PLOS ONE Year in Review
2020 was a year of growth for PLOS ONE. We introduced a new article type, launched several new collections, and published important research that made an impact in the global Covid-19 conversation. Discover journal updates, a message from the Editor-in-Chief, updated offerings, new collections, and more.
Countries represented by submitting authors
This year, we launched Registered Report Protocol and Registered Report, a new article type that enables authors to preregister and publish their study design protocol before they begin their investigation. Published in two stages, this article type is designed to:
- Increase the robustness and reproducibility of a study
- Set clear expectations for authors from the outset
- Guarantee an outcome-neutral assessment of the final research
PLOS ONE considered nearly 1,000 submissions in response to our 2020 calls for papers! Explore research from new and noteworthy collections:
In 2020, PLOS ONE articles were referenced 81,800 times by media outlets around the world! Explore articles that made the news.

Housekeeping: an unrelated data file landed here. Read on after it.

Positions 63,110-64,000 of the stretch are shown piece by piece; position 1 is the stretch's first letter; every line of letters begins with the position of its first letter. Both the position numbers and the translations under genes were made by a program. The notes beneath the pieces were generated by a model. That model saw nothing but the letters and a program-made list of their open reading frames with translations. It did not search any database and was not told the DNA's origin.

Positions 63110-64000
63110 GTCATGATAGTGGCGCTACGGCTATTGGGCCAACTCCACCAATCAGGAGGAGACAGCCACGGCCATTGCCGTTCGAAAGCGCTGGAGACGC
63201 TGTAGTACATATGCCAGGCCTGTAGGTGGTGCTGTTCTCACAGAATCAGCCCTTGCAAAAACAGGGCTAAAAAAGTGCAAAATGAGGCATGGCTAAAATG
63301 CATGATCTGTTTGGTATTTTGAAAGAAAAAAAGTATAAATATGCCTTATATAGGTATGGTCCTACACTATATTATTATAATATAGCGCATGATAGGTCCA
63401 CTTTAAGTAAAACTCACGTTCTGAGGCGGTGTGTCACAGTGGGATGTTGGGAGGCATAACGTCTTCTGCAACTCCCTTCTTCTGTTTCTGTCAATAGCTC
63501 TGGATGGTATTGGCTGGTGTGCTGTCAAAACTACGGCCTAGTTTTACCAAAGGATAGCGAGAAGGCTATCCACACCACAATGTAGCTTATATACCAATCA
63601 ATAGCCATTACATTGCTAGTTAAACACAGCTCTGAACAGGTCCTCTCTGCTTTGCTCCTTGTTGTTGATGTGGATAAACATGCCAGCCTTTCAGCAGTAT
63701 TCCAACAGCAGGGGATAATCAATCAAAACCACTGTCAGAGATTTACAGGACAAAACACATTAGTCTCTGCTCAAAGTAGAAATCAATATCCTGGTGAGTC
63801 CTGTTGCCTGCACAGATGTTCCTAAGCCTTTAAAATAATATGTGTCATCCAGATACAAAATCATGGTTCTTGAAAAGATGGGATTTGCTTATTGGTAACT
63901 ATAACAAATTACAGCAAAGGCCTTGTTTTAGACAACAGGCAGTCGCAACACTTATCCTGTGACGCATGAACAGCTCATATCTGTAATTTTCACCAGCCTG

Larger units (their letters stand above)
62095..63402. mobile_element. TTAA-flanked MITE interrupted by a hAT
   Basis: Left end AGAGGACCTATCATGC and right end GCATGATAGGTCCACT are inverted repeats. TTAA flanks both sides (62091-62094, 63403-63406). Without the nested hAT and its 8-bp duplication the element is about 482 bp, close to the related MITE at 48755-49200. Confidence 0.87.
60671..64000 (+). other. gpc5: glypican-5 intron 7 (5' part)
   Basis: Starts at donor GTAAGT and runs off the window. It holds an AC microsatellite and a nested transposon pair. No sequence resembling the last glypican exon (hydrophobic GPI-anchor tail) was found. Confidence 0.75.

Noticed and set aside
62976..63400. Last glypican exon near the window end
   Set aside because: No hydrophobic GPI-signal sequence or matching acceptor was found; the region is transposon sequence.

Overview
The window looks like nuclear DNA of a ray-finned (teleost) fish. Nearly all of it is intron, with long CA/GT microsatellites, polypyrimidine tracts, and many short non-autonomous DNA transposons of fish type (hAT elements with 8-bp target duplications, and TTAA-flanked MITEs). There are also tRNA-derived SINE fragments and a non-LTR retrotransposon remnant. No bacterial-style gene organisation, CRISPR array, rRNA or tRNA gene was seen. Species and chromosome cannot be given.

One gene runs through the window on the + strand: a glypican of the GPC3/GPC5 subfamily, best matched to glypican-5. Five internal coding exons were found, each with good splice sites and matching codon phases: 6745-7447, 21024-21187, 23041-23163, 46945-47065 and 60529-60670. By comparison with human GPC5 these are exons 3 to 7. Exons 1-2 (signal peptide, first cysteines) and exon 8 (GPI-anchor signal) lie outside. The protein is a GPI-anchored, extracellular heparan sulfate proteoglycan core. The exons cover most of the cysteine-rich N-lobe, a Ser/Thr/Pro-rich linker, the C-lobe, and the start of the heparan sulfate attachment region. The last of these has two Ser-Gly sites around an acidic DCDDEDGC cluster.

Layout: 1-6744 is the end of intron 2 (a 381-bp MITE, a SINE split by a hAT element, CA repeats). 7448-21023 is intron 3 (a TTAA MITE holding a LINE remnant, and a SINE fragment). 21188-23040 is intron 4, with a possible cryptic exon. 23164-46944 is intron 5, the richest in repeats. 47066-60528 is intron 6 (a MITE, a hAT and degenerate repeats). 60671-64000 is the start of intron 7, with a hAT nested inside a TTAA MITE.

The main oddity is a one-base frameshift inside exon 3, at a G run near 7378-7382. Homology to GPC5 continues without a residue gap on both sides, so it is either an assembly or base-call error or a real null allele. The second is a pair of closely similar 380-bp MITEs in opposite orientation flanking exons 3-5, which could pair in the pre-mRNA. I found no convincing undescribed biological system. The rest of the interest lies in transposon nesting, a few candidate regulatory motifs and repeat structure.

- Extreme mortality and reproductive failure of common murres resulting from the northeast Pacific marine heatwave of 2014-2016
- High frequencies of theropod bite marks provide evidence for feeding, scavenging, and possible cannibalism in a stressed Late Jurassic ecosystem
- Honey bees (Apis cerana) use animal feces as a tool to defend colonies against group attack by giant hornets (Vespa soror)
“Thank you so much for all you’ve done to champion Open Science and PLOS ONE in a very challenging year. 2020 brought a surge of submissions to the journal, and we deeply appreciate your support as authors, reviewers and readers. The new year brings fresh commitments from us to reach out to and develop deeper relationships with our research communities, so that we can better meet your needs. The journal staff editors been incredibly busy behind the scenes developing new ways to interact with our communities, including attending virtual conferences and leading events on social media, and are excited to plan more of these activities in the coming months. We hope to meet as many of you as possible over the next year to hear your feedback on the journal and learn more about how we can support you and your research communities.”
We received an average of 100 submissions per week* from the PLOS ONE community describing research on all aspects of the coronavirus pandemic.
To date, over 700 papers on COVID-19 have now been accepted for publication in the journal.
*since March 2020
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